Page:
Apple releases tons of security updates for recent flaws and exploits


While the world’s focus on Apple today might be on the release of its new streaming music service, the company also pushed out a host of security fixes for exploits, flaws, and–shall we say–politically difficult situations of the last few months. iOS 8.4 and OS X 10.10.4 should make users safer, pending testing by outside researchers.

You can find the full list of security issues on pages for iOS 8.4 and OS X 10.10.4, which also includes items in Security Update 2015-005 for older OS X releases.

EFI update patch fixed

In June, a researcher revealed a problem with Apple’s version of EFI (Extensible Firmware Interface), the bootstrapping software–like BIOS once was for PCs–that activates on power-up or restart to perform hardware tests and then loads the operating system. On awaking his Mac from sleep, the researcher found he could potentially modify the EFI firmware, which is otherwise cryptographically protected. The modified firmware could carry out all sorts of insidious behavior and evade detection and easy removal.

The researcher said he believed this affected Macs made only in mid-2014 or earlier, and that it was possible Apple had fixed it in newer models. Apple’s Mac EFI Security Update 2015-001 is available for Mountain Lion (10.8.5) and Mavericks (10.9.5) as well as Yosemite. Specific models aren’t noted, and Yosemite can run on some Mac models released as far back as 2007, so the update would be required on older Macs even if newer hardware had improved firmware.

The update also mitigates the Rowhammer bug, in which malware could compromise the integrity of values stored in DRAM, and gain access to all memory and thus take over a system. Apple solved the problem through the relatively obscure matter of increasing the rate at which memory is refreshed.

According to Net Applications, about 14 percent of Macs in April 2015 were using a version of OS X older than Mountain Lion. While that’s still millions of Macs, the number is declining every day, and it’s unlikely attackers would focus on a smaller and shrinking user base, especially one that requires carefully crafted and remotely delivered malware or physical proximity to a computer.

Mail’s refresh ability

A seeming bug in iOS’s Mail app allowed a specially crafted HTML message to force Mail to load an arbitrary Internet-hosted webpage. While Mail filters many kinds of behavior, a researcher found that it didn’t restrict the use of a “refresh” command in a Meta tag used in the header portion of an HTML email. This led to a proof-of-concept in which an email message pulled in a page that display a formatted prompt that looked like an iCloud login.

Apple acknowledged this at the time as something it would fix in the future, although it said it hadn’t had any accounts of phishing that relied on this approach. The ability to refresh a mail message has been removed in both iOS 8.4 and in the Yosemite 10.10.4 update.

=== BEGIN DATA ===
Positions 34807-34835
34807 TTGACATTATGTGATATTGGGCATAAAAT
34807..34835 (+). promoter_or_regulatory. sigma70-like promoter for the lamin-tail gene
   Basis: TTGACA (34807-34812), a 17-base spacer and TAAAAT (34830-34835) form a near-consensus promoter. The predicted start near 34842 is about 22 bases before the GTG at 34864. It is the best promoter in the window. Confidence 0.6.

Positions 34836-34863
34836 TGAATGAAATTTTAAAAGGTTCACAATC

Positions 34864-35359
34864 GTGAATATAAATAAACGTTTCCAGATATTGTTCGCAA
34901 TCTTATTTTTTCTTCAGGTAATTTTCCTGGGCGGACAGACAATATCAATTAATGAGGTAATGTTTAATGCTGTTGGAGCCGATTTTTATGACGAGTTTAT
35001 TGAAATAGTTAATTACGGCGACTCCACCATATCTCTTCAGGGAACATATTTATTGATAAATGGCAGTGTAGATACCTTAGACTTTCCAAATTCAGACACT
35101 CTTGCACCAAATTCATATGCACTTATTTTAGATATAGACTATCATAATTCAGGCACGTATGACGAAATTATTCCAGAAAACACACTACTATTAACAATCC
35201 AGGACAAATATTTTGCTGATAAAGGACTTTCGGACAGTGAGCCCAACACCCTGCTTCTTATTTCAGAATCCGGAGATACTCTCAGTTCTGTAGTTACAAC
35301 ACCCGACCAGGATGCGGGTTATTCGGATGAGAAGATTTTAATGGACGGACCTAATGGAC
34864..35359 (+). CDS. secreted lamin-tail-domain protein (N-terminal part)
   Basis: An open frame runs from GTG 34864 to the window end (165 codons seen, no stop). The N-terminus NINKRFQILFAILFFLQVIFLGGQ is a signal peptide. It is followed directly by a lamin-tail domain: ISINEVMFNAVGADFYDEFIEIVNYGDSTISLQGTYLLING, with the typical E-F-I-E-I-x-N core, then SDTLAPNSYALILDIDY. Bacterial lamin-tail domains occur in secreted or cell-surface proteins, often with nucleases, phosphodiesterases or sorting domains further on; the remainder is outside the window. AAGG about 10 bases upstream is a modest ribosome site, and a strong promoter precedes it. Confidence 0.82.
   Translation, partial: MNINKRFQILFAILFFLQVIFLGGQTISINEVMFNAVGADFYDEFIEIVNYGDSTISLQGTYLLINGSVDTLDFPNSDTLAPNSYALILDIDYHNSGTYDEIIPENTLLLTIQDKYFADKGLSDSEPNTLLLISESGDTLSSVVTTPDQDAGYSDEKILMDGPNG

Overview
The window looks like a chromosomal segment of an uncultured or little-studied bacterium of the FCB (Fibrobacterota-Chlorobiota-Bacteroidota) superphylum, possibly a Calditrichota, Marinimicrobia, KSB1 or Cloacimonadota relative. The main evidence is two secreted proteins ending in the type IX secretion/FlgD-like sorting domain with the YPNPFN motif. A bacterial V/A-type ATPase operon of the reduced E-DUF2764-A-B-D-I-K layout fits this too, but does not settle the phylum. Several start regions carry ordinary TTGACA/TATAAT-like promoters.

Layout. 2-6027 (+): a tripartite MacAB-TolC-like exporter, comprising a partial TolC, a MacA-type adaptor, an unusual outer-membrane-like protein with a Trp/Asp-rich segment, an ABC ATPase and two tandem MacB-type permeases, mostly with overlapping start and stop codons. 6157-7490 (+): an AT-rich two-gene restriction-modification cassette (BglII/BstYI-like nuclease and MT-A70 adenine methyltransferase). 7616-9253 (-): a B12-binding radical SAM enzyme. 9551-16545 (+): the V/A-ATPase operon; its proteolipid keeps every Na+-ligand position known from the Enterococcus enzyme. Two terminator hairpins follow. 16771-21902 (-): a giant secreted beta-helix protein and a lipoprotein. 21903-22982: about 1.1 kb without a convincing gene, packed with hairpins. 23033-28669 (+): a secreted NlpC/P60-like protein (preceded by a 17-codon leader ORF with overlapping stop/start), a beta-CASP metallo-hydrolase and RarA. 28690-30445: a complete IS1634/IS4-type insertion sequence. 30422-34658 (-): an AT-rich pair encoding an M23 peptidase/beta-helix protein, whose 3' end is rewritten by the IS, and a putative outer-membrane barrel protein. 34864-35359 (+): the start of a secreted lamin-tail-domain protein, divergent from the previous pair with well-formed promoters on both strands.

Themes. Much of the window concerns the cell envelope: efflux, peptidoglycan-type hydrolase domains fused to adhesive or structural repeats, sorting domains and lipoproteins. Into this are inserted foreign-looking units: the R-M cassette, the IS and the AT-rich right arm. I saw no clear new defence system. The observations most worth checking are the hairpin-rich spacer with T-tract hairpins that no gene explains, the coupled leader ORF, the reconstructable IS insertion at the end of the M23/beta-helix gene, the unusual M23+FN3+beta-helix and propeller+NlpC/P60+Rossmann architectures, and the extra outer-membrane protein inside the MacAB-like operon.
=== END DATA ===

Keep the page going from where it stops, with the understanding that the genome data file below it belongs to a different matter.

The tricky issue of a Chinese certificate authority

In March, Google revealed that CNNIC, a Chinese agency that handles the root .cn domain and acts as a certificate authority (CA) for issuing digital credentials for secure web connections, had violated the rules for CAs included in the root trust stores of the major operating system makers and browsers. Its action, in short, allowed a third party to create certificates that would let it spoof any secure website in the world. Fortunately, Google and others monitor for this, and an alarm went off.

Google and Mozilla, the makers of the Firefox browser, quickly reacted. CNNIC was kicked out of the trusted list of CAs for Android, Chrome, Chrome OS, Firefox, Firefox OS, and Thunderbird. Microsoft removed only the certificate issued by CNNIC against the rules. Apple to date had done nothing. I noted in late April that Apple and Microsoft’s extensive dealings in China may have lead to an uncomfortable situationthat put Apple at odds with its commitment to customer security and privacy.

In today’s OS X and iOS updates, Apple remedies this problem. While it downplays CNNIC’s behavior–“an intermediate certificate was incorrectly issued by the certificate authority CNNIC”–it’s added a new mechanism called the “security partial trust allow list.” This lets Apple only accept a subset of certificates from a given certificate authority, rather than all certificates that the CA signed off on.

Apple’s revised Trust Store, its set of trusted root CAs, now excludes certificates that CNNIC produced after its “incorrect” event. By disallowing only newer certificates, Apple prevents its Chinese customers and those connecting to Chinese sites from outside the country from receiving security error messages. Sites backed by newly issued certificates will now fail in Firefox, Android, Chrome, and Safari browsers, but not Internet Explorer, according to Microsoft’s last actions.

(I’ll have more details on this, the Trust Store webpages, and what you can do in OS X in this week’s Private I column.)

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